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Figure 2. This shows an example of the yeast profile of a Chardonnay grape must inoculated with a single strain of HV025. This treatment shows an increase in yeast diversity during fermentation, as H. vineae allows the native or winery microflora to participate during fermentation. We apply the concept of “friendly starters” to a yeast inoculum that allows various yeast species and strains to share the fermentation environment.

The Impact of Non-Saccharomyces Strains on Sensory Wine Differentiation

Few publications have focused on demonstrating increased sensory diversity associated with fermentation microflora using high-quality sensory techniques. Over the past two decades, many investigations have shown a great diversity of chemical compound analysis by GCMS of wines made with non-Saccharomyces and mixed species cultures compared with Saccharomyces yeasts. A large range of volatile compounds can be detected, but their impact on the sensory properties of wine is often lacking (Spence and Wang, 2019). The challenge today is to correlate wine chemical data with formal sensory analysis using for example a trained panel of judges or simple methods at the winery (Lesschaeve and Noble, 2010). Wines made with different yeast strains can often be consistently differentiated by sensory profiling techniques or can be judged as being sensorially more complex than others (Padilla et al., 2016; Binati et al., 2019). Many reports showing detailed chemical analyses will need to be validated with sensory analysis as they are merely showing just the chemical diversity of yeast metabolism in different winemaking conditions. Many of the reports on experimental vinification were performed with either chemically defined or natural grape fermentation media with either undefined or an excess concentration of yeast assimilable nitrogen (Carrau et al., 2017; Perli et al., 2020). Although it is clear that many of the recent non-Saccharomyces vinification studies have demonstrated an impact on wine quality in different grape varieties or under mixed culture conditions, there is still very limited information on the behavior of non-Saccharomyces strains at winery scale (Jolly et al., 2014; Comitini et al., 2017; Morata et al., 2020). Since 2007, white wines have been produced with H. vineae on a commercial scale (Medina et al., 2007) and could be sensorially differentiated from wines produced by conventional Saccharomyces fermentations (Medina et al., 2013; Lleixa et al., 2016; Martin et al., 2018; Del Fresno et al., 2020, 2021). However, although red wines made under these treatments can be differentiated by chemical techniques, the sensory differentiation or quality conclusions of these processes in red wine vinification at winery scale were less clear. Our observation is that young red wines might be differentiated more easily than strong body red wines and even less following barrel maturation. Chemically, red wines made with H. vineae showed the presence of increased concentrations of benzenoids and acetate esters when compared with conventionally vinified red wines. In the meantime, metabolic footprinting techniques of these wines (Howell et al., 2006) allowed us to show that H. vineae had contributed to the aromatic chemical composition of wine on an industrial wine fermentation scale (Martín et al., 2021a).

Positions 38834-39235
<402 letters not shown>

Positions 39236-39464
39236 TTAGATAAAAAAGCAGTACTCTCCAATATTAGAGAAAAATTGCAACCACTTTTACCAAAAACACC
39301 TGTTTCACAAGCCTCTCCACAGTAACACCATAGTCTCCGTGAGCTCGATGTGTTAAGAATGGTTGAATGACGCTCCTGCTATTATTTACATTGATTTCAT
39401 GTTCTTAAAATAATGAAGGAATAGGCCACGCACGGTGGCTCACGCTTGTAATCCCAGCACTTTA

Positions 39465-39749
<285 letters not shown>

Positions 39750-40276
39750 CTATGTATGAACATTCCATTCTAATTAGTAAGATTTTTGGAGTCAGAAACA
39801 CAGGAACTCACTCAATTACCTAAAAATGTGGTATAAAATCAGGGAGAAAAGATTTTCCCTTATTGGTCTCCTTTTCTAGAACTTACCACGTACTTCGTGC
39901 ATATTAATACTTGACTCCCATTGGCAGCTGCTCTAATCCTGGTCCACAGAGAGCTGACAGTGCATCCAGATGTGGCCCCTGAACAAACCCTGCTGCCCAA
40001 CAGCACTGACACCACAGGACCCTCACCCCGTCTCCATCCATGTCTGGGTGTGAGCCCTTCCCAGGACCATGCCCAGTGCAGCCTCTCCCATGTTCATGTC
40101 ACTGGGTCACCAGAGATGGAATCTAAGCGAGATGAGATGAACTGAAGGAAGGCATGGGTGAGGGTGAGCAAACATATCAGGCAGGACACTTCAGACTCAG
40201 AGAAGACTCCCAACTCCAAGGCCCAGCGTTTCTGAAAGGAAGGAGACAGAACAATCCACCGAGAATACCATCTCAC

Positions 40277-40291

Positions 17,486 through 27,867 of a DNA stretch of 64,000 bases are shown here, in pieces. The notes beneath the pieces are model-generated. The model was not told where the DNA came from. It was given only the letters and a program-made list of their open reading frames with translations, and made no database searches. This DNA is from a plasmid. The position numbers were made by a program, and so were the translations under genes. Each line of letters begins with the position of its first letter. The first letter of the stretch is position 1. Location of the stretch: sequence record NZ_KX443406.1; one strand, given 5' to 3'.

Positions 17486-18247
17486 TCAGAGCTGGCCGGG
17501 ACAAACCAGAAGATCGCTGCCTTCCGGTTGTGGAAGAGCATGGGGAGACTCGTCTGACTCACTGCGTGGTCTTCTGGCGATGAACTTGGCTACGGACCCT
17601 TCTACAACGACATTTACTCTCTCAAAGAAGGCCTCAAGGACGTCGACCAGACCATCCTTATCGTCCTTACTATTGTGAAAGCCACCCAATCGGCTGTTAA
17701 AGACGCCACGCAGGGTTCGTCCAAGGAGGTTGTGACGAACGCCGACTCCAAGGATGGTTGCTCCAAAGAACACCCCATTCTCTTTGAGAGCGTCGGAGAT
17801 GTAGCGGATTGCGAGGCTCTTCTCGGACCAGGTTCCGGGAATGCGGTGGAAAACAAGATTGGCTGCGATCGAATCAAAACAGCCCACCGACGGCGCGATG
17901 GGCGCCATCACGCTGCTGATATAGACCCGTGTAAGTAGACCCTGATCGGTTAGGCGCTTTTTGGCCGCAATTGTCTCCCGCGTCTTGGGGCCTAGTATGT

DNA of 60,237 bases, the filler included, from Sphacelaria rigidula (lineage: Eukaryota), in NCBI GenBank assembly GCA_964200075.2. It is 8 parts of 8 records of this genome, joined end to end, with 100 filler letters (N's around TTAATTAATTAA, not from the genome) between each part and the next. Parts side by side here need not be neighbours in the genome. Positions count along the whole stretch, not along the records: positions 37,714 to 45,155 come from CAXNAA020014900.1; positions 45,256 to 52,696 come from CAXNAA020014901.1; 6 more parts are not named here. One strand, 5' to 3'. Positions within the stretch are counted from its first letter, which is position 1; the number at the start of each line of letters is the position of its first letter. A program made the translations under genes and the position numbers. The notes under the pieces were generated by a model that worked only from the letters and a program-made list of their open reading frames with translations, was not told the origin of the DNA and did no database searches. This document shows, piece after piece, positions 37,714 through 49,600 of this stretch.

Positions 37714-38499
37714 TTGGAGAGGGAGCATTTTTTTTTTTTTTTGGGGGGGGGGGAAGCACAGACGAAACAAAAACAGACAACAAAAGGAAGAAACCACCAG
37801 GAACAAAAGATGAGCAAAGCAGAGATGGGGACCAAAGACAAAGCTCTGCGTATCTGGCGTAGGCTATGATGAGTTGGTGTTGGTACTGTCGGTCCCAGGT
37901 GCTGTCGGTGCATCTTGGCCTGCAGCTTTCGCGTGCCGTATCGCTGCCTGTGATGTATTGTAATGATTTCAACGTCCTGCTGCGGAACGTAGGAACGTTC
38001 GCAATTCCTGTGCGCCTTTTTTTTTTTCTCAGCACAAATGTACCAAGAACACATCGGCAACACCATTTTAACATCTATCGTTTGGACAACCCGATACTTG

Increased Yeast Diversity Increases Flavor Complexity